This week, popular rocket man Elon Musk unveiled his plan to make humanity a multi-planet species. It is among the boldest, most audacious plans in recent memory. And unlike NASA or other space agencies, Musk's Mars mission doesn't hinge on a single journey, but a constant stream of massive ships between our home world and the Red Planet.
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True, there will be many people wealthy enough to afford a seat, lured by the adventure of exploration. I saw several tweets proclaiming that the SpaceX pricetag would lead to a Martian city of only the bougiest of yuppies; the ultimate act of gentrification. But I doubt Musk will fill every one of the seats in his proposed 1,000-strong fleet of ships. I find it far more likely that debt will play a larger role.
A New Life Awaits in the Off-World ColoniesI worry, because in the United States, the vast majority of people purchase a home by taking out a mortgage. Debt in the United States is the way nearly everything works. We use it to buy houses, cars, and even college educations. Credit cards let us sink into debt over sticks of gum or microtransactions in iPhone games. And debt seems like what most people will use to buy their way to Mars. But who will own that debt, and how will it be paid?
The story of Europeans crossing the Atlantic Ocean to settle North and South America is often cited as an analogy for future space settlement. This was, as history teaches, a bloody, brutal affair. A few particular instances stand out as cautionary tales as Musk hurtles humanity towards the final frontier.
During the early days of European colonization of the Americas, immigrants would occasionally fund their journey by entering into labor contracts. Just sign on the line and you'll be given free passage to America, clothing, and lodging once you arrive. All you have to do in return is work for the owner of the contract for a set period of time. The word for this was indentured servitude.
A historical note: not all indentured servants came from Europe and not all were would-be colonists. The history is quite long and awful.
The practice of indentured servitude waned over the years for many reasons. (Particularly, the growth of the slave trade; the 13th Amendment finally ended both practices in this country.) But the concept of extracting wage-free labor never went away. West Virginia coal towns are an excellent example. Sign up with the local coal company, and you'll get a job that pays, but the cost of your housing and the leasing of your tools will be extracted from your paycheck. Some coal towns even operated on scrip—company-issued funnymoney that was exchanged for goods at company-owned stores. This system ensured a captive, economically dependent workforce.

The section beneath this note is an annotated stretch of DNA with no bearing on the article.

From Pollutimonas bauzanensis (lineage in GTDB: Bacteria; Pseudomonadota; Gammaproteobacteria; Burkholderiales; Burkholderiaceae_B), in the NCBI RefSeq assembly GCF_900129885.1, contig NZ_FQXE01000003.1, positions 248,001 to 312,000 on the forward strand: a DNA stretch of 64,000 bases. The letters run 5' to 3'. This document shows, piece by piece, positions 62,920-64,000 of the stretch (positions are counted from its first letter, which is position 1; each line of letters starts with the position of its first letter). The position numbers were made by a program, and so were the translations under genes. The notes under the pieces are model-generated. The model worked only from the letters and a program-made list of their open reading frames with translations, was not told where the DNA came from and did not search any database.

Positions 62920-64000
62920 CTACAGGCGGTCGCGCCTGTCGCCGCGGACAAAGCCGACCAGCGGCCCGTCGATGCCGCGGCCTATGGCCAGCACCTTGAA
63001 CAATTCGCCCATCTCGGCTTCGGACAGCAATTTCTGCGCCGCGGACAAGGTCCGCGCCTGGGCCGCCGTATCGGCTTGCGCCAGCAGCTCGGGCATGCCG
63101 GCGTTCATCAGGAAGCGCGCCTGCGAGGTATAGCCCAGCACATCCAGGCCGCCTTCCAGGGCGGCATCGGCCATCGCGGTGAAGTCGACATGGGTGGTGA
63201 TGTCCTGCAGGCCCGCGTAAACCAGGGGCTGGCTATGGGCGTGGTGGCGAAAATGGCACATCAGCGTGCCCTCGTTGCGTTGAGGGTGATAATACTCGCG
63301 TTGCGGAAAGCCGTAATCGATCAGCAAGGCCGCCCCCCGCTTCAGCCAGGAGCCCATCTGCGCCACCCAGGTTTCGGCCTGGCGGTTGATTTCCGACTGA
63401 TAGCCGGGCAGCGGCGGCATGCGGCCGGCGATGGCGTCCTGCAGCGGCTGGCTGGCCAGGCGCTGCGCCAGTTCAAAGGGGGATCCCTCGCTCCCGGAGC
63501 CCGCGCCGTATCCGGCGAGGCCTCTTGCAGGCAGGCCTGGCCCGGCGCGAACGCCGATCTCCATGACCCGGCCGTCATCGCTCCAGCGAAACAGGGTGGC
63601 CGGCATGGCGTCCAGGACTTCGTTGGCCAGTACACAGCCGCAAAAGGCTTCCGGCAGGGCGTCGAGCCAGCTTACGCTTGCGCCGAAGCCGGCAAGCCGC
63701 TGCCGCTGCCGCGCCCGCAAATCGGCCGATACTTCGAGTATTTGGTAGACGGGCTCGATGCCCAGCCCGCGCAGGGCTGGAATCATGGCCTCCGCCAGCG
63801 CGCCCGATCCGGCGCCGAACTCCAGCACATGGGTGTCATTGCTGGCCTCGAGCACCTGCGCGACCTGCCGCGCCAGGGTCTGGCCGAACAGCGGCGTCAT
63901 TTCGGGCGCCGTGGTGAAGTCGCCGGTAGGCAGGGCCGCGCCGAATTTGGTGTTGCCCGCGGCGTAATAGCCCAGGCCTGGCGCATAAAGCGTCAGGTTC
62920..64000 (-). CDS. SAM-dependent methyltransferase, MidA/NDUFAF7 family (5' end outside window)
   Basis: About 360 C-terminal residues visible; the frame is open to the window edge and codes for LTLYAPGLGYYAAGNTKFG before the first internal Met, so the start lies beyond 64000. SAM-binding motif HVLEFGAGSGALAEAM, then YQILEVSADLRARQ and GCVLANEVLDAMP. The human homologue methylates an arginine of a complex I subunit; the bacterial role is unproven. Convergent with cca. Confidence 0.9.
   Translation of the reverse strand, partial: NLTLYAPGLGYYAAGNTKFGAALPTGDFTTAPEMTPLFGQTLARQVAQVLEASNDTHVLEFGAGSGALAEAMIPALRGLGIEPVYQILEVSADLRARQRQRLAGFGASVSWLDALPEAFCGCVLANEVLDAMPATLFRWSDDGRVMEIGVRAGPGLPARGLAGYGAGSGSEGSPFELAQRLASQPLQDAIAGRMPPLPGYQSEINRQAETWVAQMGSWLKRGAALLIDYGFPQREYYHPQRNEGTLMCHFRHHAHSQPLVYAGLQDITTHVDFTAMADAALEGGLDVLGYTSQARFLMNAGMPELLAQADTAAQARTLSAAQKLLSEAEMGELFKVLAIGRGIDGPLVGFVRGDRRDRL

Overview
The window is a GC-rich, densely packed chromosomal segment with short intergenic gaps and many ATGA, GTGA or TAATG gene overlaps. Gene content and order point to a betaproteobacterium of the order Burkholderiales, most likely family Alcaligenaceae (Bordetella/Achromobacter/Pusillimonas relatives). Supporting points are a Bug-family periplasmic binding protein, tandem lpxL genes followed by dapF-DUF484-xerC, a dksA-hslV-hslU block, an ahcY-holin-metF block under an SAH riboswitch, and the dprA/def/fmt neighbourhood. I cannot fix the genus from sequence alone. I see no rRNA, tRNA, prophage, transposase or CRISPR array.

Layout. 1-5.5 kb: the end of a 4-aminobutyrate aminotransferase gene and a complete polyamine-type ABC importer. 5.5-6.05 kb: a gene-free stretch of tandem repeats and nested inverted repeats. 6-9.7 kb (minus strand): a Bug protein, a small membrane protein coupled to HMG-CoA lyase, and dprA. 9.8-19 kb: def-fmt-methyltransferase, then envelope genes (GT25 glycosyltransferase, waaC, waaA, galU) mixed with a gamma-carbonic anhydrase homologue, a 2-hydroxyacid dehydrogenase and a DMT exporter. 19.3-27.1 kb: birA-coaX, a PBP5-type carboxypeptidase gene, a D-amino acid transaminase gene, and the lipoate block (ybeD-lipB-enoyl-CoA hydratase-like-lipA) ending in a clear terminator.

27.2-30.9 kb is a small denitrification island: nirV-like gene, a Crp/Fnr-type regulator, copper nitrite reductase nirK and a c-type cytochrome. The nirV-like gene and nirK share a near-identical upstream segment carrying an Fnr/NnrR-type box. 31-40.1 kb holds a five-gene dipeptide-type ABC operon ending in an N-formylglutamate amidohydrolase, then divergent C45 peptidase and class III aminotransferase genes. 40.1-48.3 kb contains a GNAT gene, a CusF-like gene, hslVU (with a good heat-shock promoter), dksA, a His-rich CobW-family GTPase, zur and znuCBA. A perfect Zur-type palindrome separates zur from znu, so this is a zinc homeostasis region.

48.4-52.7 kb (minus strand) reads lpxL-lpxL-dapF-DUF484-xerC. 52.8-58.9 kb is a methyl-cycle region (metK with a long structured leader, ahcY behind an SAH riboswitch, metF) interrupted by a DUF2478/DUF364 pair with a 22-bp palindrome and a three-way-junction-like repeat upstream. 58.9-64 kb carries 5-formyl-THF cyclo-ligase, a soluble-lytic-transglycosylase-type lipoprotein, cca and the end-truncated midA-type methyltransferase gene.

We would like to believe that we're a bit better than the people of 100 or even 500 years prior. But we are less than a decade out from a worldwide banking crisis, much of which was built on predatory loans that put people in homes they couldn't possibly afford. Even more recently, Uber has begun targeting low-income individuals who want to work for Uber but have no car via subprime loans.
Amazon has taken flack for dangerous working conditions in its fulfillment centers. Apple supplier Foxconn faces similar criticism; workers there live in company dormitories, reminiscent of coal towns.
Musk mentioned corporate partners as those who may help finance SpaceX's Mars-bound vehicles. While he joked about "who will be the first person to build a pizza shop on Mars," I couldn't help but wonder how the people working in that pizza place would be paid. While taking money in exchange for tickets is quite neat and tidy, debt allows you to extract labor directly in exchange for a service. Why pay the woman behind the counter of the Famous Original Rays on Olympus Mons when you could pay her fare to the Red Planet and then have her work unpaid or underpaid for 30 years?
In America, bankruptcy is a difficult but powerful option that gives individuals a path out of unpayable debt. How would that work, in a context where individuals' continued existence may rely on the private corporations that produce the breathable air, the drinkable water, and the only protection against the radioactive vacuum of space?
Get My Ass to MarsI do not believe that Elon Musk is hatching an evil scheme to become a space dictator. Nor do I believe that going to Mars en masse is a bad idea. I do agree with Musk that to increase the chance of humanity's survival, we must become multi-planetary. Moreover, I think Musk's is the first plan that has the money and the will to actually work, and the only one I can think of that is for permanent settlement.
To his credit, Musk has already considered at least some of the problems of ferrying a species between worlds. He mentioned that a ticket to Mars with SpaceX would include a free return trip. That's great. I would also like to see serious work put not only into rockets, but funding to ensure that not just the desperate and the wealthy are sent offworld. We have full-ride scholarships for college, we need full rides to Mars if we're headed that way. I would also like to see worker and individual protection for Mars colonists codified in law before rockets ignite. These people will be operating with limited resources and far from outside help. Proactive work to protect them is really our only choice.
Musk's attention seems to be solely on the technical issues, which is fair. He's got rockets and spacecraft to build, and those are kind of hard. But before a single foot lands on the Red Planet, we should think seriously about what we are willing to accept to make that happen.